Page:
The Day Mandela Was Arrested, With A Little Help From the CIA

A CIA agent fingered Mandela for the apartheid regime’s secret police. REUTERS/Mike Hutchings MH/DBP

One of the great things about the late great Nelson Mandela is that he didn't hold grudges.

How else could he have accepted normal relations with the CIA, which tipped off the white-supremacy regime to his whereabouts in 1962?

According to a 1990 Johannesburg Sunday Times newspaper account, a CIA agent by the name of Millard Shirley fingered Mandela for the apartheid regime's secret police, allowing them to throw up a roadblock and capture him.

"Shirley had a high-ranking 'deep throat,' a Durban-based Indian, within South African Communist party ranks," Gerard Ludi, a retired senior South African intelligence agent told the paper.

"I can only guess that Shirley was instructed by his government to supply the information to the South Africans because it was in America's interest to have Mr. Mandela out of the way."

A dozen years later, Ludi told me in 1996, he went into business with Shirley, who had officially retired from the CIA. Naturally, they ran a private security business.

Then, in 1985, came the call from a secret South African government unit called Stratcom (Strategic Communications), whose function was to disrupt and destroy anti-apartheid groups, I reported for Salon. Shirley was hired to train the unit's operatives and develop a covert operations training manual.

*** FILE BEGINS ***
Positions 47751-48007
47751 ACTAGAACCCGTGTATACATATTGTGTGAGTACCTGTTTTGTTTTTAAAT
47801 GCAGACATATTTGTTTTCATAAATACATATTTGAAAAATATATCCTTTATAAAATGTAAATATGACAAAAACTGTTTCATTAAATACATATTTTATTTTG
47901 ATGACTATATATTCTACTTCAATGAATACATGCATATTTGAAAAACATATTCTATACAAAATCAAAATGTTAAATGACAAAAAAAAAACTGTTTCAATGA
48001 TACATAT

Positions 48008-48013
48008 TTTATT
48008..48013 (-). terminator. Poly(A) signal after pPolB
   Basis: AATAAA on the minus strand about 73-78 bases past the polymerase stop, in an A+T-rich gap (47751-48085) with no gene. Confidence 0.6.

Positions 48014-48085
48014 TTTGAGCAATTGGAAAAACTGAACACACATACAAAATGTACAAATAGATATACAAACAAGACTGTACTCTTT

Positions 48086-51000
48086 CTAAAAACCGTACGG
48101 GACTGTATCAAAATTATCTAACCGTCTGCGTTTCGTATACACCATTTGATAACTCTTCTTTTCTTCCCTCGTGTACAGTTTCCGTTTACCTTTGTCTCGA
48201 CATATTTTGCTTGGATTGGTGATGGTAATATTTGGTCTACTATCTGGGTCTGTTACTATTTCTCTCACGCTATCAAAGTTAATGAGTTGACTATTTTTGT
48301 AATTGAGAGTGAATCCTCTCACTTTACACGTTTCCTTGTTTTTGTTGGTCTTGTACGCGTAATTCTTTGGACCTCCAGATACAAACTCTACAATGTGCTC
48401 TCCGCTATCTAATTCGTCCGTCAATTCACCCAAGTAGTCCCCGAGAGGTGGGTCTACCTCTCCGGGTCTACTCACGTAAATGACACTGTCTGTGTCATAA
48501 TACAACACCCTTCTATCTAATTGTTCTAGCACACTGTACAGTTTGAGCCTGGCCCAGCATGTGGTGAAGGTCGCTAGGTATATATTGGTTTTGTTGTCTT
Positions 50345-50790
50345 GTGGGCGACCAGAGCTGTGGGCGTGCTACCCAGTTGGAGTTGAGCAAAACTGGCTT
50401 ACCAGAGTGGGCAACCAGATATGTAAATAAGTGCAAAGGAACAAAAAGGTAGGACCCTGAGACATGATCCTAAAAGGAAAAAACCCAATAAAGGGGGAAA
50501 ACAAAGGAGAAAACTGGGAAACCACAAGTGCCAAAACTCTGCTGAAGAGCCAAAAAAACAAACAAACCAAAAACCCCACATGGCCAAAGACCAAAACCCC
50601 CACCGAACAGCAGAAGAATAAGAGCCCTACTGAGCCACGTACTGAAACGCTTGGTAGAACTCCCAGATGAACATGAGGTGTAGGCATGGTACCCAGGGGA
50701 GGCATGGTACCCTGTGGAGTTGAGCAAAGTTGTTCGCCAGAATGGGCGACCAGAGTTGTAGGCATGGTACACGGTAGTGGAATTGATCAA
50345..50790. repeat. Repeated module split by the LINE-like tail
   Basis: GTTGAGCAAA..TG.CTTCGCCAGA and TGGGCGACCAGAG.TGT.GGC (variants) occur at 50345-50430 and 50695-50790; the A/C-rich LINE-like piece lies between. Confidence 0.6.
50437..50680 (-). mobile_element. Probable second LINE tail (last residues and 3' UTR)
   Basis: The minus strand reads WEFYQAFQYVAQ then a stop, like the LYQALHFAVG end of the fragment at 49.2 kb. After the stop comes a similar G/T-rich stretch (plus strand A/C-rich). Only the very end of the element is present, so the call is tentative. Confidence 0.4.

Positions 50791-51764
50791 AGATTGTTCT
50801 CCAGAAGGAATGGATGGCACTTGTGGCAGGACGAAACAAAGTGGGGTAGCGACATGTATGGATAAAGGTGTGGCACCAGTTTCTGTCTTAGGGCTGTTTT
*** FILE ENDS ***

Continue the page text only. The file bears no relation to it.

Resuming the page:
My Salon story continued:

"The South African intelligence services didn't have decent training materials," Ludi said. "They asked Millard to update and do a proper training manual. He did it for a year off and on for a year."

Asked whether his friend was still working for the CIA at that point, Ludi answered, "Who knows? Shirley tried to retire many times, but the CIA kept calling him back to duty. We gave him about 20 retirement parties."

According to Mike Leach, who also worked for Stratcom, the manuals used by Shirley had U.S. Department of Defense stamped on their covers. But Shirley's activities went beyond designing training manuals, according to Leach.

"One of the things Shirley did during the negotiations with unions was to doctor the water on the table with chemicals to induce stomach cramps, to bring about a point where the union officials would want to hurry up the negotiations and just settle because they were physically uncomfortable."

Another trick was to launder anti-apartheid T-shirts in a fiberglass solution and hand them out to demonstrators, who would soon be convulsed in uncontrollable itching.

The Stratcom unit also intercepted foreign donations to anti-apartheid groups, then sent back thank-you notes on phony letterheads and put the money into more "psychological warfare operations," said Leach.

The CIA's involvement in these activities is unclear, but Leach claims the agency sent South Africans to a facility in Taiwan for advanced psychological warfare training. The Telcom auditing official called the CIA's alleged wiretap training "very sinister." He suspects the CIA used the program to develop its own spies in Telcom, to protect its assets in the country at this time.

"The American government wanted to know which way the cookie would crumble," he said